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Home Posts tagged "ISDS"

UNCITRAL and ISDS Reform: China’s Proposal

Published on August 5, 2019        Author:  and

On 19 July 2019, China submitted its proposal on investor-state dispute settlement (ISDS) reform to UNCITRAL. A Chinese version is available, though an English translation is yet to be posted. China reaffirms its commitment to ISDS as an important mechanism for resolving investor-state disputes under public international law. However, it takes note of significant criticisms of ISDS and suggests various pathways for reform including, most notably, supporting the study of a permanent appellate body. In combination with the European Union’s “open architecture” approach, where the EU has signalled that it is open to working with other states that might wish to sign onto an appellate body and/or the multilateral investment court, this means that two of the world’s three biggest economies have now signalled support for significant reform of ISDS, including the possible creation of a permanent appellate body.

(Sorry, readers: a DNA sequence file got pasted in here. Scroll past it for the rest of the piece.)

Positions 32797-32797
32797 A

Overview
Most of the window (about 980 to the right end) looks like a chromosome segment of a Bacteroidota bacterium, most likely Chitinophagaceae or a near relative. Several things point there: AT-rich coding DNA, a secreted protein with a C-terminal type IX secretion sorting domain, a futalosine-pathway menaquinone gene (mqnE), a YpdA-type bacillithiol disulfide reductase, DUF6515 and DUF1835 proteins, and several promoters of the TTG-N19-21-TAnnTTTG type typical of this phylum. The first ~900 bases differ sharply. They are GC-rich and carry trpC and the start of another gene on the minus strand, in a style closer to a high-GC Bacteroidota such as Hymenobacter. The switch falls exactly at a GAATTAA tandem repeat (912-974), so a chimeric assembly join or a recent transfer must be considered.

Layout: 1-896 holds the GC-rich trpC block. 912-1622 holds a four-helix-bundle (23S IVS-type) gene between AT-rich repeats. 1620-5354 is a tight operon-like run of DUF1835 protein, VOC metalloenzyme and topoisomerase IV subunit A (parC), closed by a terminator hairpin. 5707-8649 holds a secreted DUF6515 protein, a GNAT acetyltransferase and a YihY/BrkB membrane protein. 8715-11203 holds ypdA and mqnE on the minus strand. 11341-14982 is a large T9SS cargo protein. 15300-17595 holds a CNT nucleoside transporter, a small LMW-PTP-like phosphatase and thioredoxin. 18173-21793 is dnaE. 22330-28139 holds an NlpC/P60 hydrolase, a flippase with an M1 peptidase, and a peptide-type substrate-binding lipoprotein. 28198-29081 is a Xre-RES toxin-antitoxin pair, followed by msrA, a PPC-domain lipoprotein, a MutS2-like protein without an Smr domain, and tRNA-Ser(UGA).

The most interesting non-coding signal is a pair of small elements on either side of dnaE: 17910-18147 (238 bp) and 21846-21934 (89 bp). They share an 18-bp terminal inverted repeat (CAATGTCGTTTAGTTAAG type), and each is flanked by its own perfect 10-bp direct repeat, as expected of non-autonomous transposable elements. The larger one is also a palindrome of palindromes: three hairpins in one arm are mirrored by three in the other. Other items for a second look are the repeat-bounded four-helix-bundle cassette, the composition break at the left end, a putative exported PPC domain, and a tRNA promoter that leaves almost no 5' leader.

China’s UNCITRAL submission

China began in the investment treaty system as an ISDS sceptic but, over the years, has become an ISDS convert. In this submission, China starts from the position that ISDS plays an important role in protecting the rights of foreign investors and promoting cross-border investment, as well as helping to build the rule of law in investment governance and avoiding economic disputes between investors and states escalating into political battles. Given this, China affirms its belief that ISDS is overall a mechanism that is worth maintaining. Given China’s growing interests as a capital exporter, particularly along the Belt and Road route, this endorsement of ISDS should not come as a surprise and is in line with the evolution of China’s treaty practice toward embracing ISDS over a full range of disputes.